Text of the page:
A report from Oceans Beyond Piracy (OBP) has stated that declining vigilance by the shipping community and reductions in naval patrols could encourage pirates to increase their activities of attacking vessels, especially off the Horn of Africa.
Called 'State of Maritime Piracy', the annual report has also revealed that counter-piracy cooperation has help alleviated effects of the recent spate of piracy.
In recent years, the Western Indian Ocean Region has seen reduced activity in terms of piracy. However, the pirate networks responsible for the original Somali piracy crisis are still involved in small-scale attacks and other maritime crimes.
The report evaluated the human and economic impacts of maritime piracy and robbery at sea, the recent cases of attacks off the Horn of Africa may be an indication of the return of piracy.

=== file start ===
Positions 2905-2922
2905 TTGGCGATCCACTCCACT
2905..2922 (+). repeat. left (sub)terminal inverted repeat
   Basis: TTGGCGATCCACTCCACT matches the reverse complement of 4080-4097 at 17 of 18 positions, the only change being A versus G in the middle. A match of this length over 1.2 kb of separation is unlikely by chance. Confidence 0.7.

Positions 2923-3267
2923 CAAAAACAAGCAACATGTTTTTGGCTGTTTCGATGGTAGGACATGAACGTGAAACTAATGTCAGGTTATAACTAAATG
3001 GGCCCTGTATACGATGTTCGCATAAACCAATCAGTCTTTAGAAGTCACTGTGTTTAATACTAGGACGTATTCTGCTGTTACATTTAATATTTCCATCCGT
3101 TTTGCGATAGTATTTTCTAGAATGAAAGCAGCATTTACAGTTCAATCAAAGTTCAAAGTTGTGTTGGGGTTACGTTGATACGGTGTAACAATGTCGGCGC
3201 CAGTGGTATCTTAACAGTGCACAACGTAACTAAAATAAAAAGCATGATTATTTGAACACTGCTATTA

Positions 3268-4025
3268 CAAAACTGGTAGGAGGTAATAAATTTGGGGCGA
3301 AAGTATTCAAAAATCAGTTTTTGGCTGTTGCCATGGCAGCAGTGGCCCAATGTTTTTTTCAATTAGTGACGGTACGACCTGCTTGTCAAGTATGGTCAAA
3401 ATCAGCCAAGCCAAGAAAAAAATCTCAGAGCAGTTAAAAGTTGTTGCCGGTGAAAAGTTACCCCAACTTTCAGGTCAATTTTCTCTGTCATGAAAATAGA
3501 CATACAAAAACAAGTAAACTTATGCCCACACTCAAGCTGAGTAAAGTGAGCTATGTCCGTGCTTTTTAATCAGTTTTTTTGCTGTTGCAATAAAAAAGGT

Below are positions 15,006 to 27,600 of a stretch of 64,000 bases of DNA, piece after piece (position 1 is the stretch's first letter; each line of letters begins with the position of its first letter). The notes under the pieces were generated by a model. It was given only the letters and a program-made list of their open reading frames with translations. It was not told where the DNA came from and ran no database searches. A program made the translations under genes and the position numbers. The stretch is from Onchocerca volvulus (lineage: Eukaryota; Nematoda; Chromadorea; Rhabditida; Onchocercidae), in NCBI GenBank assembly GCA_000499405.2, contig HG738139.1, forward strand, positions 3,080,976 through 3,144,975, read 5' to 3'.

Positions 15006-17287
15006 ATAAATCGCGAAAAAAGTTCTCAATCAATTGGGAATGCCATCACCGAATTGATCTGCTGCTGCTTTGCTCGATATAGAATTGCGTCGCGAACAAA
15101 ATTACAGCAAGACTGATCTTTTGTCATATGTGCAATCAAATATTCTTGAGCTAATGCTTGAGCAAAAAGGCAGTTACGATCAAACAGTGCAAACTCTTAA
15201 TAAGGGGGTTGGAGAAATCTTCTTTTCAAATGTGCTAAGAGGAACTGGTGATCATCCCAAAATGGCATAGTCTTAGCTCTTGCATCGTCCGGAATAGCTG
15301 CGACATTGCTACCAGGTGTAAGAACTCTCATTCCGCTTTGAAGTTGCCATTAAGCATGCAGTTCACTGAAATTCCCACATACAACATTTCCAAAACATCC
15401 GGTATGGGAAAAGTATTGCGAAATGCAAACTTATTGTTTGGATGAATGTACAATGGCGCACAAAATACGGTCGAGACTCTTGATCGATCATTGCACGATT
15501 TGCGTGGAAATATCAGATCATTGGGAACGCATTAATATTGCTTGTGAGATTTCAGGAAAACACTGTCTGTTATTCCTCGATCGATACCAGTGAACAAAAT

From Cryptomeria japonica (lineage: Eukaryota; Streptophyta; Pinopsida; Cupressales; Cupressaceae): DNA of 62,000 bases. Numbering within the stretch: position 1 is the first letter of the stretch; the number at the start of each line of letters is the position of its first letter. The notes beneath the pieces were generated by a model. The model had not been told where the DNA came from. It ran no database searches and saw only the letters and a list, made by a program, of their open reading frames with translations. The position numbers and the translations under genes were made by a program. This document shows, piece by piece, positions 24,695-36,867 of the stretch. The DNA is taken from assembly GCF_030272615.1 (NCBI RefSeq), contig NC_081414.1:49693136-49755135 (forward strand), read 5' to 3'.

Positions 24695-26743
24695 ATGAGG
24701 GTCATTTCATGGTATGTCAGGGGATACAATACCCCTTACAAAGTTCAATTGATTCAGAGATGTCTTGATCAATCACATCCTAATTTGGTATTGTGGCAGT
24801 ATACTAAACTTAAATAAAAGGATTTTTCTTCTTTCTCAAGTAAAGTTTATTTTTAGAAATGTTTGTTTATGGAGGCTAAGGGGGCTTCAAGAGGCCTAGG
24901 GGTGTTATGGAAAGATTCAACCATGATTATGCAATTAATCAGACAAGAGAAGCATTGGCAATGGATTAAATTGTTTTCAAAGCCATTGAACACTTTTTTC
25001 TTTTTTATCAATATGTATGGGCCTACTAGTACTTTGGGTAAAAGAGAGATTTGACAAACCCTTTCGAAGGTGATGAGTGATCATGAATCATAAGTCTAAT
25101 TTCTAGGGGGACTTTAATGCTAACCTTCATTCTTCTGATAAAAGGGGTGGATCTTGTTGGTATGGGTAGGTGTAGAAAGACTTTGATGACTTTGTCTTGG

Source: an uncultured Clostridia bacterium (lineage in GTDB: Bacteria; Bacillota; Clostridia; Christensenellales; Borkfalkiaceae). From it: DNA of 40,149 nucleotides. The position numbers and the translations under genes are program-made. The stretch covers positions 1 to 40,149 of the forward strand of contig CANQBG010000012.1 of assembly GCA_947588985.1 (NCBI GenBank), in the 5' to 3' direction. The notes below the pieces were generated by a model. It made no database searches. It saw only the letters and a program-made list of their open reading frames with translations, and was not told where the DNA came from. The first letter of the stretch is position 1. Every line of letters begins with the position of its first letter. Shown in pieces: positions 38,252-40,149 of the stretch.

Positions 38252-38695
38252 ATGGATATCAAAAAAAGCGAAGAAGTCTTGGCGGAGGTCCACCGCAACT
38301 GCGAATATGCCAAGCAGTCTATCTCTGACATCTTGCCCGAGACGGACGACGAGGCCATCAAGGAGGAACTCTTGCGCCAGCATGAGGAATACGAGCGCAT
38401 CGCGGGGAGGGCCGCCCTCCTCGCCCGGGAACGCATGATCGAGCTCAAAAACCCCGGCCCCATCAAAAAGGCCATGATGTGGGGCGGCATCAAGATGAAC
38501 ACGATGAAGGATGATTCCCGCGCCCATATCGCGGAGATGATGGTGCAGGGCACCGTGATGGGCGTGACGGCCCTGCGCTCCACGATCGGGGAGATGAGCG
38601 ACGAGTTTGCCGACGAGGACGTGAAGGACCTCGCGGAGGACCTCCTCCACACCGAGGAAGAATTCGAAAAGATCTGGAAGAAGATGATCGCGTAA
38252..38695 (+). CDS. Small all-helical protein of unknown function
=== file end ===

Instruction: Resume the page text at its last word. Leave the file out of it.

State of Maritime Piracy lead author and Oceans Beyond Piracy project officer Maisie Pigeon said: “One of the reasons we are observing increased incidents of kidnap-for-ransom is that it offers financial gain with less risk to the perpetrators than hijacking for cargo theft.
“Unfortunately, these kinds of attacks appear to have continued into 2017.”
In addition, the new OBP report has revealed the total number of incidents off West Africa in 2016 almost doubled from 2015, affecting over 1,900 seafarers.
Another State of Maritime Piracy report author Dirk Siebelssaid: “In the study of West Africa, we found almost two-thirds of all reported incidents took place off the coast of Nigeria, yet the majority occurred in international waters.
“Most of these attacks were violent, putting seafarers at risk of being kidnapped or even killed.
“This demonstrates the importance of multi-stakeholder approaches to confronting the problem, especially joint work across coastal states.”
The State of Maritime Piracy report reveals that Asia has seen a 35% decrease in overall attacks because of the effectiveness of increased patrols and incident reporting.
However, the Sulu and Celebes Seas are witnessing an upward trend in kidnapping incidents, requiring the regional actors to remain on high alert.